American justice defiled

2/17/2017, 9:07 p.m.
President Trump’s first three weeks in office have left Americans reeling from what Republican speech writer Peggy Noonan called his ...
Jesse L. Jackson, Sr.

Jesse L. Jackson Sr.

President Trump’s first three weeks in office have left Americans reeling from what Republican speech writer Peggy Noonan called his “cloud of crazy.”

His cabinet nominees seem intentionally perverse: An education secretary who has no clue about public schools; an energy secretary who wanted to eliminate the department; a treasury secretary from Goldman Sachs who ran a home foreclosure factory.

So when a white nationalist sympathizer, U.S. Sen. Jefferson Beauregard Sessions III of Alabama, was confirmed last week to be attorney general, it passed by as just another absurdity.

The coverage of the confirmation battle focused primarily on Senate Majority Leader Mitch McConnell’s outrageous muzzling of Sen. Elizabeth Warren as she tried to read a 1986 letter from Coretta Scott King criticizing Sen. Sessions.

The muzzling was an unforgivable indignity. Lost in the furor was the thrust of Mrs. King’s letter. She was writing to urge the Republican-led Senate of the time to reject President Reagan’s nomination of Sen. Sessions to the federal bench because he had “used the power of his office as U.S. attorney to intimidate and chill the free exercise of the ballot.”

Sen. Sessions had opposed the federal Voting Rights Act, made racist statements and falsely prosecuted black civil rights leaders seeking to register people to vote in Alabama. He was an ardent and unrelenting opponent of civil rights.

The Republican Senate rejected his nomination.

Sen. Sessions’ views have not changed. He opposed U.S. Supreme Court decisions striking down laws banning same-sex marriage. He voted against equal pay for women and against reauthorizing the Violence Against Women Act, and he argued that it would be a “stretch” to call grabbing a woman’s genitals — as President Trump boasted of doing — assault. He also supported President Trump’s travel ban on Muslims.

On civil rights, he learned, as Strom Thurmond’s late operative Lee Atwater put it, that “you can’t say ‘n—–.’ That hurts you. Backfires. So you say stuff like … states’ rights and all that stuff.”

Sen. Sessions remains a fierce advocate of states’ rights over civil rights. Even as he joined 97 senators in voting to reauthorize the Voting Rights Act in 2006, he gave a speech declaring its enforcement sections unconstitutional. When the U.S. Supreme Court’s conservative gang of five gutted the law, he praised their decision, saying preposterously, “If you go to Alabama, Georgia, North Carolina, people aren’t being denied the vote because of the color of their skin.”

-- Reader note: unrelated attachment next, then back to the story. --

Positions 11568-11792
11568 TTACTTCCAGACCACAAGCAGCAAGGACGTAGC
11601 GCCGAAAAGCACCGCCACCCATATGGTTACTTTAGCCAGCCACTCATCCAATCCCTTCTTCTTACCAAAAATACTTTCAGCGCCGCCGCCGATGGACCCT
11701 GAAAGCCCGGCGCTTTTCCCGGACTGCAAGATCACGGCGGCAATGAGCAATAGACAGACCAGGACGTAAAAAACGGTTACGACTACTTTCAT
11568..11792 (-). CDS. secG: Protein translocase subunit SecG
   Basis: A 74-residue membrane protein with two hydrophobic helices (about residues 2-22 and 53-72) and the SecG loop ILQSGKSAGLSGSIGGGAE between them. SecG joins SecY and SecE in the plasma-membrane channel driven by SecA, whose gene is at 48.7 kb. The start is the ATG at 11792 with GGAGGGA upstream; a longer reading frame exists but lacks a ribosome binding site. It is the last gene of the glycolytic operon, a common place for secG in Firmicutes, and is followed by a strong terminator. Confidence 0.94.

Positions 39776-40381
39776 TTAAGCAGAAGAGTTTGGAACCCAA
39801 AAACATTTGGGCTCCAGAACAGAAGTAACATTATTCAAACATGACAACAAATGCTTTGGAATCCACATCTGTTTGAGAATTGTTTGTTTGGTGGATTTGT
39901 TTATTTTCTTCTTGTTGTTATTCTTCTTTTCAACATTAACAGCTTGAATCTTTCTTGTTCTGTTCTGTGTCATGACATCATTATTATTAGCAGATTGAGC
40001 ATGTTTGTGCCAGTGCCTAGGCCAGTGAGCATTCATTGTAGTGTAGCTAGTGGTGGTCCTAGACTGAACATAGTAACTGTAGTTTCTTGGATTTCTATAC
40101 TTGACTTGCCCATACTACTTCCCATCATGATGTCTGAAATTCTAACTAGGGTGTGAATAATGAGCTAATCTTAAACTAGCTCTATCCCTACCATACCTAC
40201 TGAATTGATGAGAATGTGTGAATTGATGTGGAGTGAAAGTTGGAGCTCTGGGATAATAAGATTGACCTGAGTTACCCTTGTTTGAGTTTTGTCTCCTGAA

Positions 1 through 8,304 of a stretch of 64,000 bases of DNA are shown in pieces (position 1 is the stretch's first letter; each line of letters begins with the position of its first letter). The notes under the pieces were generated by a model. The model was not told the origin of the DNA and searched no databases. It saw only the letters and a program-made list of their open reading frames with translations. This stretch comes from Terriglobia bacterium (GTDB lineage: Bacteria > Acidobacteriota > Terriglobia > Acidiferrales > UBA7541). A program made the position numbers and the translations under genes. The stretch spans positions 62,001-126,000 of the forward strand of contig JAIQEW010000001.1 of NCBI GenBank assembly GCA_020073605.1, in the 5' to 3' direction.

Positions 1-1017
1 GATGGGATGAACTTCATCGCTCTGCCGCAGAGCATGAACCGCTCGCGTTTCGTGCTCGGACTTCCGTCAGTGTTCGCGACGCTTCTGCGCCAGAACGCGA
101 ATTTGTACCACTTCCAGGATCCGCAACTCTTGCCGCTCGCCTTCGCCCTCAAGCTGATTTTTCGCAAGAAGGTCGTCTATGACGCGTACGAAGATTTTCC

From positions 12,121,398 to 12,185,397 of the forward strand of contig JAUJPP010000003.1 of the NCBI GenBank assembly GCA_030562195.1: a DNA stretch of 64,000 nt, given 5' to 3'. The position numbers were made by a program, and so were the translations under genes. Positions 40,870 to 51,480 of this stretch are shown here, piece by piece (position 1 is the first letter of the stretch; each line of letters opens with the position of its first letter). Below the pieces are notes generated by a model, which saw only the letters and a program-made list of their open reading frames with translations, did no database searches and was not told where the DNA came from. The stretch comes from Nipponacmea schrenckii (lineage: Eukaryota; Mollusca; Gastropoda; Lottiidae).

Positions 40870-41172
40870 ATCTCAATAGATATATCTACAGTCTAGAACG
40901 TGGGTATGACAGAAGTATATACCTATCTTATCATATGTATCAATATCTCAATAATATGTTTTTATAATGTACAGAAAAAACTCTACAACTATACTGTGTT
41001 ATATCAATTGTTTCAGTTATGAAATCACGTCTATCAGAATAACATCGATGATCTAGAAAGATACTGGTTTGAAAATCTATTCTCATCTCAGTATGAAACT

Even as he was saying that, states across the South were preparing a raft of laws to make voting more difficult for African-Americans and the young. Striking down the voter ID law in North Carolina, a federal appeals court found that the new provisions “target African-Americans with almost surgical precision,” while providing “inept remedies” for an alleged problem of voter fraud that is nonexistent.

Now Sen. Sessions will take his states’ rights views to the U.S. Justice Department. He will have more power than the late George Wallace ever had. Mr. Wallace, a former Alabama governor, had state power. Sen. Sessions has national power with a state agenda, with thousands of lawyers under his command. He will help shape the U.S. Supreme Court. And simply by inaction — by refusing to enforce the Voting Rights Act as states act to restrict voting — he can do more to undermine civil rights than Mr. Wallace could by standing in the schoolhouse door.

On the campaign trail, President Trump wooed African-American voters, saying given disproportionate unemployment and poverty, they should vote for him. “What have you got to lose?” he asked.

By making Sen. Sessions attorney general, President Trump has shown us what we have lost: A U.S. Department of Justice committed to equal rights, ready to defend the right to vote.

People of color, immigrants, the LGBT community and women are likely to experience justice denied directly, and the country as a whole will suffer as justice is defiled.

The writer is founder and president of the national Rainbow PUSH Coalition.